American Murder Suspects Get Trial

The scene is finally set for the two Americans who face murder charges related to the assassin-style slaying of a Namibian victim.

The two Americans Marcus Thomas and Kevan Townsend will have their chance on November 03 to plead to charges of murder, robbery with aggravating circumstances, three counts of contravening the Ammunitions Act and defeating or obstructing or attempting to defeat or obstruct the course of justice.

The state alleges they killed Andre Heckmair, who is the son of the owners of the Cattle Baron Steak Ranch, by shooting him assassin-style in the back of his head on January 07, 2011 at Gusinde Street in Windhoek and robbed him of his cellphone and wallet containing at leat 100 Swiss Francs. They also allegedly imported two 9mm pistol barrels without a permit and allegedly possessed a 7.65mm pistol and ammunition without a license.

It is further alleged the accused removed a notebook from police custody after the police seized it as an exhibit andor burned, destroyed or otherwise disposed of some of the pages in the book. Townsend will now be defended by Boris Isaacs after his previous lawyer withdrew for receiving conflicting instructions.

Isaacs confirmed he received instructions from Legal Aid to defend Townsend. After some back and forth wrangling between the defense and the state, represented by Deputy Prosecutor General, Antonia Verhoef, it was eventually decided the state will make statements obtained from various witnesses available to the defense, but that the names, addresses and contact details of such witnesses as well any names mentioned of other witnesses will be removed.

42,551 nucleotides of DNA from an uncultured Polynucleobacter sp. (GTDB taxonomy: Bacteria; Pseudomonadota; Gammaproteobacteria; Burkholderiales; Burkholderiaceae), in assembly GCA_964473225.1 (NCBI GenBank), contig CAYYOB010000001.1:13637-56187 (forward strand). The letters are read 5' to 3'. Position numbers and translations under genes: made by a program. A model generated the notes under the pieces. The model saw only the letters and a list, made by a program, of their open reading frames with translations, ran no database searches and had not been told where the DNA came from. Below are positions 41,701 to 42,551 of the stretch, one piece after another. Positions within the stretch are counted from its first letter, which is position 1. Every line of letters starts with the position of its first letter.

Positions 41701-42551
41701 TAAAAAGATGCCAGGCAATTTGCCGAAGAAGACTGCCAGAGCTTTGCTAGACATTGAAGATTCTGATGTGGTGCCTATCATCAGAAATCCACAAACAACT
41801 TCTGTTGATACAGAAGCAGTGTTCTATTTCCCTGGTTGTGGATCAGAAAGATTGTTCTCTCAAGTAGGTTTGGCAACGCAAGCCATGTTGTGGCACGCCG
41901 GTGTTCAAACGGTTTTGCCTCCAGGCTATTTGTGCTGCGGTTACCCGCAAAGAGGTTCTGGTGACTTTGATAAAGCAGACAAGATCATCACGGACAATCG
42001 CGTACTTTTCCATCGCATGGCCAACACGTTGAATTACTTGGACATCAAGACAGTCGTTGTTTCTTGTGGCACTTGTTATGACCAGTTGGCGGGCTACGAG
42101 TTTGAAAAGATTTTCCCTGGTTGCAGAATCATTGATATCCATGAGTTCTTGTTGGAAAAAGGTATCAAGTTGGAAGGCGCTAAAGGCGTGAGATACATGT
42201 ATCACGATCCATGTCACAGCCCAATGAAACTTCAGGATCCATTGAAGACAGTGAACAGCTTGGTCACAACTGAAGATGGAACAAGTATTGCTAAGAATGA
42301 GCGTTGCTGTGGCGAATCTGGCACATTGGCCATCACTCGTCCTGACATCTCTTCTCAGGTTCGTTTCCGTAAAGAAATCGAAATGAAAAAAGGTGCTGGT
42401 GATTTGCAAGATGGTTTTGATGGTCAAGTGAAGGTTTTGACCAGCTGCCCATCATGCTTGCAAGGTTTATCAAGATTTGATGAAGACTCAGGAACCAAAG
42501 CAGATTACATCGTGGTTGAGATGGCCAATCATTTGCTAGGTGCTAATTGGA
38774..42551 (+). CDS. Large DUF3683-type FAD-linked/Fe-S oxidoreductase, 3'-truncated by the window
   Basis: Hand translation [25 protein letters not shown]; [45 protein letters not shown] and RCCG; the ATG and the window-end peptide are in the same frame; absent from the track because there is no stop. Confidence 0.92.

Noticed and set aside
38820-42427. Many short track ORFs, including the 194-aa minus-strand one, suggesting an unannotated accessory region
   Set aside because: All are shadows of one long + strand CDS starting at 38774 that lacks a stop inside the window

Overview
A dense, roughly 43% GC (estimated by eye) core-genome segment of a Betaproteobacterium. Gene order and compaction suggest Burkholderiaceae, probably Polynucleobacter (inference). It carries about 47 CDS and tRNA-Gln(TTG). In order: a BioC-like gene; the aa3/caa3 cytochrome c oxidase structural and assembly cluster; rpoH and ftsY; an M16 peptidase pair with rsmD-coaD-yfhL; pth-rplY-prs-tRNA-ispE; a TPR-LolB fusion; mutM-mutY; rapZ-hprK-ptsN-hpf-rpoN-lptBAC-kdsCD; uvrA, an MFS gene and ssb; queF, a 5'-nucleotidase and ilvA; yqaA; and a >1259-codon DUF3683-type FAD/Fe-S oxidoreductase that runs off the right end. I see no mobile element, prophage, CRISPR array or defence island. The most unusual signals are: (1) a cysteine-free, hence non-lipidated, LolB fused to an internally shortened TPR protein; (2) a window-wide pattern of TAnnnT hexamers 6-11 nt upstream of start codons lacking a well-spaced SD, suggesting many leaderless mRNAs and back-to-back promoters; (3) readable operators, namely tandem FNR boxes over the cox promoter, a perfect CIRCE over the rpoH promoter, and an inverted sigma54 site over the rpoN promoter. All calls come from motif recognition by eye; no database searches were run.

The identities will only be made available two days before they are to testify.

This came about after Werner van Rensburg who represents Thomas complained to Judge Christi Liebenberg that he still has not received full disclosure from the state.

Verhoef informed the court she does not wish to reveal the identities of the witnesses for fear the accused will interfere with them.

She said there is evidence the accused already tried to intimidate three of her witnesses.

Only after Isaacs threatened to bring a formal application for disclosure and the assistance of the court, the state and the defense reached consensus on the matter.

Both Isaacs and Van Rensburg, however, said they accept the two-day period with reservations and would have preferred five to seven days.

Source : New Era